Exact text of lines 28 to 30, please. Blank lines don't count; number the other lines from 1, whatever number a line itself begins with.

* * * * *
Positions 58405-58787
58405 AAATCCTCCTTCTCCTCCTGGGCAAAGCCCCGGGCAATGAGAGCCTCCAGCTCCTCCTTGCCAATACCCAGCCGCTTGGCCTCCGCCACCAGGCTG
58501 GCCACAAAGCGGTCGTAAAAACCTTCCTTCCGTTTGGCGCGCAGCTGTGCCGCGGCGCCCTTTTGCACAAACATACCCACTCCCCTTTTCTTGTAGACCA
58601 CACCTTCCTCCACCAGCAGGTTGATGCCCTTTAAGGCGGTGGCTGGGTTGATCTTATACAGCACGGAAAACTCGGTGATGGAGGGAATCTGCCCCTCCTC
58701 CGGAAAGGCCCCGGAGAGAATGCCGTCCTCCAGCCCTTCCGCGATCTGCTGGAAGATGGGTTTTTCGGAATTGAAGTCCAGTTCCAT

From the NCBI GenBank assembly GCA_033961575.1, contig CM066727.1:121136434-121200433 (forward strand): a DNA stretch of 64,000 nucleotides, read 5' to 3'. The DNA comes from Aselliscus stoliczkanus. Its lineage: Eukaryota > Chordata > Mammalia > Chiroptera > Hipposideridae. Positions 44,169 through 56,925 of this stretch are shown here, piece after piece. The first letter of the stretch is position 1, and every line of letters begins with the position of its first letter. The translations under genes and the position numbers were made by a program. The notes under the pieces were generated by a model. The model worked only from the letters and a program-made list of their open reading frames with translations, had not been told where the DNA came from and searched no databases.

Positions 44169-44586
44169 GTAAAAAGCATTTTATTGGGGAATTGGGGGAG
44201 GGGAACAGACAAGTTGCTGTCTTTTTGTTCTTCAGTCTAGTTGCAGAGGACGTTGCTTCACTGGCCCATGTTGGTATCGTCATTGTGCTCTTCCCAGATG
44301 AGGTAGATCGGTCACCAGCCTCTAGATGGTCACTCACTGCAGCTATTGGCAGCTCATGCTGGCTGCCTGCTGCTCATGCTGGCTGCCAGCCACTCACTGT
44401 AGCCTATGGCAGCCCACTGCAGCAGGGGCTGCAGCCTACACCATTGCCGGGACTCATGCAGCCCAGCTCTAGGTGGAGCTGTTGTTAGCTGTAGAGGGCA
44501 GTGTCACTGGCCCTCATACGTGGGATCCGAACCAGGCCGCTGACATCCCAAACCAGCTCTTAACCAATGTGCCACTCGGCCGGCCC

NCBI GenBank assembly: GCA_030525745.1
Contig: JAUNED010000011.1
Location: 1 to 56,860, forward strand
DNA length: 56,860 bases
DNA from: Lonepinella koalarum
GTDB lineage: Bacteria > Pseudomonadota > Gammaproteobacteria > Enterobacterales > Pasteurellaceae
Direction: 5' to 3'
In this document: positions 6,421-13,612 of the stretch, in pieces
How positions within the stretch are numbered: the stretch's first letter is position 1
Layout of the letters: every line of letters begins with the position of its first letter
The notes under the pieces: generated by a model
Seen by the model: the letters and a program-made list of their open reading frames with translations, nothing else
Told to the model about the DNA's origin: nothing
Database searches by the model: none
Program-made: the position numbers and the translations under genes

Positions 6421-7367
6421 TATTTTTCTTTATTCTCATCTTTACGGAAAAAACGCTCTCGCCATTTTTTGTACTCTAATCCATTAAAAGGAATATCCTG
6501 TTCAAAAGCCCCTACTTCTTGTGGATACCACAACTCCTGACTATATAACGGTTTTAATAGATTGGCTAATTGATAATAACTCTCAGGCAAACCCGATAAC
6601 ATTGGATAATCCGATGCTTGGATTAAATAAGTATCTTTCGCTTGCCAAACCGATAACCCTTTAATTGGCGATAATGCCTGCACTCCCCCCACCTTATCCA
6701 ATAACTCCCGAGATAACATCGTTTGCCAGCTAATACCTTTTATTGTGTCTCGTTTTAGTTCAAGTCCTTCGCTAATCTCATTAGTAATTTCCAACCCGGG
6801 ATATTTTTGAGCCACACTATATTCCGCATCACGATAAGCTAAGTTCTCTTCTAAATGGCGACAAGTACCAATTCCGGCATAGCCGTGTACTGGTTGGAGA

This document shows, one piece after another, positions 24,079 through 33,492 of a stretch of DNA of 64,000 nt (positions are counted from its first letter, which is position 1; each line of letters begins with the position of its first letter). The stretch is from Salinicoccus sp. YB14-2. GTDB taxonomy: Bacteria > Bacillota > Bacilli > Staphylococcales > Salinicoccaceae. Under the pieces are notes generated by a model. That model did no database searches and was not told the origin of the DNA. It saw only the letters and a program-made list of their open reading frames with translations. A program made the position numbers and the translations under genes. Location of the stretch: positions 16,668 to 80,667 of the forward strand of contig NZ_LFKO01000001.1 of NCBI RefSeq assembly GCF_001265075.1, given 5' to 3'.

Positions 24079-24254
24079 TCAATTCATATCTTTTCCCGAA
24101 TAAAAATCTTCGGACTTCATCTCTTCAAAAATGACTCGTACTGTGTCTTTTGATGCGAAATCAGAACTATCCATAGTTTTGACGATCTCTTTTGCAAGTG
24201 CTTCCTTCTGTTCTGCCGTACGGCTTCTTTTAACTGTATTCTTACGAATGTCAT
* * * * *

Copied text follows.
Positions 6421-7367
6421 TATTTTTCTTTATTCTCATCTTTACGGAAAAAACGCTCTCGCCATTTTTTGTACTCTAATCCATTAAAAGGAATATCCTG
6501 TTCAAAAGCCCCTACTTCTTGTGGATACCACAACTCCTGACTATATAACGGTTTTAATAGATTGGCTAATTGATAATAACTCTCAGGCAAACCCGATAAC